Almost invisible to the eyes but essential to the life of the seas: they are the Posidonia meadows, a fundamental plant for marine ecosystems and the production of oxygen.
Climate crisis, erosion and human activity have reduced their presence by a third in 50 years but it is possible to restore these underwater forests thanks to transplants.
The story is in a documentary made by researchers from the Higher Institute for Environmental Protection and Research (Ispra).
"The Posidonia meadows are a bit like the forests that we find on the ground, they are a fundamental heritage but if we lose an entire forest we see it and react because we know its value, if we lose the Posidonia meadows we often don't even notice it because simply we don't know, we don't see it. But it is a serious loss, just like that of a forest ”, explained Barbara La Porta, Ispra researcher and coordinator of the European project Life Seposso with Tiziano Bacci, from Ispra. These plants, not to be confused with algae, are essential for marine life because they are the habitat of a great variety of animals and 'nurseries' of many very young fish, and important for the chemical balance of the seas because they guarantee the absorption of CO2 and production of oxygen.
But in recent years there has been a gradual destruction of these underwater forests for various causes, from storm surges to human interventions, for example due to the expansion of ports or pollution, up also to causes that are theoretically easily controllable such as fishing - in fact illegal - or for the anchors thrown by tourists who 'plow' the seabed. For years now, attempts have been made to reconstruct these forests through real transplants in sites considered suitable for regrowth.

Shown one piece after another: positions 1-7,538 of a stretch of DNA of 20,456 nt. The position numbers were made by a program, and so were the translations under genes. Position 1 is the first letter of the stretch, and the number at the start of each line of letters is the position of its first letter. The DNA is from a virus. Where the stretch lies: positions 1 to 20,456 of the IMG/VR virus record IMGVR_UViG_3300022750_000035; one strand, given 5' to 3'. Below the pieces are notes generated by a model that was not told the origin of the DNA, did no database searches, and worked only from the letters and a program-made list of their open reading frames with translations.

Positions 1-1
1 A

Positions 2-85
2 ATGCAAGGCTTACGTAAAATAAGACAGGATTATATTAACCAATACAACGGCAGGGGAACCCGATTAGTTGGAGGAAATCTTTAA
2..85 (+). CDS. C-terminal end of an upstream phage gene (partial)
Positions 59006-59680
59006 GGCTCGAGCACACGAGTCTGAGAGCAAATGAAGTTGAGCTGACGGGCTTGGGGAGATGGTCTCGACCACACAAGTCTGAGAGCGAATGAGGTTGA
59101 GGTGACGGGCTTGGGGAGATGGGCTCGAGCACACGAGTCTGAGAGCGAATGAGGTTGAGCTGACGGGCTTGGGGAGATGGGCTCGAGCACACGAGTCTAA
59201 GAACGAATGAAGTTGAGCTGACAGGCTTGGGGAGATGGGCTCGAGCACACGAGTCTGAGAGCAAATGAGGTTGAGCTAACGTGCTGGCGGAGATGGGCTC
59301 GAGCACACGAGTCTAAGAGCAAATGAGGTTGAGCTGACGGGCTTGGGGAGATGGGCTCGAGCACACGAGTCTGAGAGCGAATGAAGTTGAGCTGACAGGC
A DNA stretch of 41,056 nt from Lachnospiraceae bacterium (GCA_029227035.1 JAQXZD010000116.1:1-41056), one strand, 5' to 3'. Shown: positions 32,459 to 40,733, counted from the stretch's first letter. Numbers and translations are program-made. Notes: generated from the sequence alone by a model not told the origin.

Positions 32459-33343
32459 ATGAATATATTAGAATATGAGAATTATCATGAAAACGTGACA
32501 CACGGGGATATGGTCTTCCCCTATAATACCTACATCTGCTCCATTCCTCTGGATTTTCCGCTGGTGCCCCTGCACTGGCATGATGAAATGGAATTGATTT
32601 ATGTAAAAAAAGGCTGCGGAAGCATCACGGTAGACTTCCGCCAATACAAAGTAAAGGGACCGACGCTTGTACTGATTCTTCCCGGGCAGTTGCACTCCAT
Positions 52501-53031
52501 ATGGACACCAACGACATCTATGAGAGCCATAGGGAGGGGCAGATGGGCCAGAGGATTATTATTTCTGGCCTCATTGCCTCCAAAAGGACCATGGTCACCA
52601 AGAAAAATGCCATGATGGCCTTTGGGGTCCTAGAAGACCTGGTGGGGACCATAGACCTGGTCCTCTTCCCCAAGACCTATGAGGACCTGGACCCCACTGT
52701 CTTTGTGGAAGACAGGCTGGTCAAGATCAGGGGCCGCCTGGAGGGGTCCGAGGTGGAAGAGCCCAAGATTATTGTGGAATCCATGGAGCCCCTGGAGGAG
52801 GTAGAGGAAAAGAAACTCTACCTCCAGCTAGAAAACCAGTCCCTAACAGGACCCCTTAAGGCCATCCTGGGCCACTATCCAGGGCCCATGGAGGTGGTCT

"We wanted to follow most of the transplants done throughout Italy in the last 20 years and understand what worked and what didn't", La Porta said. "Overall - he added - 15 major interventions were made, from Santa Marinella in Lazio in Augusta-Priolo in Sicily ". One of the important elements that emerged is that, in addition to technical skills, a fundamental aspect for the success of transplants is also the involvement of the population and institutions: “the awareness of having a hidden resource under the sea is fundamental”. "At the same time - concludes the researcher - it is important to understand that transplants are only an extreme possibility to save Posidonia, first of all we must avoid doing damage".